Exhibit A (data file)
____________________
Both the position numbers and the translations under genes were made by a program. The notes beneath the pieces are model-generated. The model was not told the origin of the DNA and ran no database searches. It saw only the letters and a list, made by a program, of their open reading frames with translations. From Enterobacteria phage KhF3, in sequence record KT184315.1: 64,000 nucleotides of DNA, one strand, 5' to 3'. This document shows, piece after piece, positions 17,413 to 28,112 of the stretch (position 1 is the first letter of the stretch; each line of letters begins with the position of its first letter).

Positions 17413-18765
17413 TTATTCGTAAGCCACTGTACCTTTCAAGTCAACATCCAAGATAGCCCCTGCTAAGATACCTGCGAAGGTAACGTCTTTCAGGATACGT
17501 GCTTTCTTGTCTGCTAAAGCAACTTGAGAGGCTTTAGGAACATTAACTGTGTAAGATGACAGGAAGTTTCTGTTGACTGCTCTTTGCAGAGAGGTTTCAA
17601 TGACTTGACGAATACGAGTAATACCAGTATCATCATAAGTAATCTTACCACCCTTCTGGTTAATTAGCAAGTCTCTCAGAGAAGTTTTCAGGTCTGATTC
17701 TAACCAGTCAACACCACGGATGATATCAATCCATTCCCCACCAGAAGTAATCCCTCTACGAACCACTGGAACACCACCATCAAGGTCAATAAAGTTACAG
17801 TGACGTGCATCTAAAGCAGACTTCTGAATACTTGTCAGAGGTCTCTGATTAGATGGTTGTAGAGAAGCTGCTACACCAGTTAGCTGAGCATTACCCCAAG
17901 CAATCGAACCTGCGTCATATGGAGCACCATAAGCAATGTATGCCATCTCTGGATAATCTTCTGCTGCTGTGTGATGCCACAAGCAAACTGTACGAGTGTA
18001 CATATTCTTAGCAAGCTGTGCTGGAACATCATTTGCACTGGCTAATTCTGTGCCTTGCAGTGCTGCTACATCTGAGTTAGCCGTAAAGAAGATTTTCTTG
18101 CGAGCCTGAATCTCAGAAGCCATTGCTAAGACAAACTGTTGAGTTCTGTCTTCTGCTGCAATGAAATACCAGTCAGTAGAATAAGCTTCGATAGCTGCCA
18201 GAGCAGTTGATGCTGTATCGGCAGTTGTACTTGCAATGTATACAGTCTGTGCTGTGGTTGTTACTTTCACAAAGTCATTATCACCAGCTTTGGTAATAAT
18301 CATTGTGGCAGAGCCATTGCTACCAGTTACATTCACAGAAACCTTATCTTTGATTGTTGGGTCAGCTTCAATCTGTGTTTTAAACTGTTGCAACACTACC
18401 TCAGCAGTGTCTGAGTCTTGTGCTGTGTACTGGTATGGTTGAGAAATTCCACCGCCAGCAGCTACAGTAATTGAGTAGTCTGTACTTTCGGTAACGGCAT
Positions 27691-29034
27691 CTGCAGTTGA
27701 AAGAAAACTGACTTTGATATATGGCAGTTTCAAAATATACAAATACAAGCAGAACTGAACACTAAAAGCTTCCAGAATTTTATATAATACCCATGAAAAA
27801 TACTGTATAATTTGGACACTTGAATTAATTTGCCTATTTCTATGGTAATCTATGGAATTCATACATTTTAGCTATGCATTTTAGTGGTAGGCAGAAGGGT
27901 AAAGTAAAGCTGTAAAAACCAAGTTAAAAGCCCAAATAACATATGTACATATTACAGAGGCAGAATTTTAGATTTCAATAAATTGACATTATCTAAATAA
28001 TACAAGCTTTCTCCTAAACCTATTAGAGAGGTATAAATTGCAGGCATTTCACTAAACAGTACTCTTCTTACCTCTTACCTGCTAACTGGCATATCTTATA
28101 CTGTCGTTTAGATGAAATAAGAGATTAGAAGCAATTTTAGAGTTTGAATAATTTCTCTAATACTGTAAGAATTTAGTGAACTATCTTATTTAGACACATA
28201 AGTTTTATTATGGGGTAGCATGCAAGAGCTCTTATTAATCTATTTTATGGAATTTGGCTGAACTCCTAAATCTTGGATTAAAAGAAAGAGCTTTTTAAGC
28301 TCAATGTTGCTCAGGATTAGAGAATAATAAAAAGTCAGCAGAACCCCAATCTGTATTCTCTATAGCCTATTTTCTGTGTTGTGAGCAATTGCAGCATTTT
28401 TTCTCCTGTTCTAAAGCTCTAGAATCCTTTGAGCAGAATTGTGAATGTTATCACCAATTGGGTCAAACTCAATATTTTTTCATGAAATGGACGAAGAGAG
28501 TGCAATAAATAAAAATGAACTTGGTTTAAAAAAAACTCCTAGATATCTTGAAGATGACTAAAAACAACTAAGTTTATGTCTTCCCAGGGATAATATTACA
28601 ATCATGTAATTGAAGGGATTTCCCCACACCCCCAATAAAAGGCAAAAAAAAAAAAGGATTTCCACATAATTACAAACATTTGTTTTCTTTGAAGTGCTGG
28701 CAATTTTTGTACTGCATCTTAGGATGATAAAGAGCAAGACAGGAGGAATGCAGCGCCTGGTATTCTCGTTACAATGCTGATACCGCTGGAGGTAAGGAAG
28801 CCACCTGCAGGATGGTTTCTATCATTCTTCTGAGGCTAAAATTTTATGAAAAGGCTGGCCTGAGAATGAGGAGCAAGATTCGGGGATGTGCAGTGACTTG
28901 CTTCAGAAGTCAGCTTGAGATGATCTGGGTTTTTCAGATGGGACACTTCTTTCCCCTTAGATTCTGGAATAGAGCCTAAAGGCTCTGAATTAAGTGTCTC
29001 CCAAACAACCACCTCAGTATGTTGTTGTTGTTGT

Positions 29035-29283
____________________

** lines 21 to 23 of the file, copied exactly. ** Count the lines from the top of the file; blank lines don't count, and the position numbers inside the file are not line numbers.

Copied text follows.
28201 AGTTTTATTATGGGGTAGCATGCAAGAGCTCTTATTAATCTATTTTATGGAATTTGGCTGAACTCCTAAATCTTGGATTAAAAGAAAGAGCTTTTTAAGC
28301 TCAATGTTGCTCAGGATTAGAGAATAATAAAAAGTCAGCAGAACCCCAATCTGTATTCTCTATAGCCTATTTTCTGTGTTGTGAGCAATTGCAGCATTTT
28401 TTCTCCTGTTCTAAAGCTCTAGAATCCTTTGAGCAGAATTGTGAATGTTATCACCAATTGGGTCAAACTCAATATTTTTTCATGAAATGGACGAAGAGAG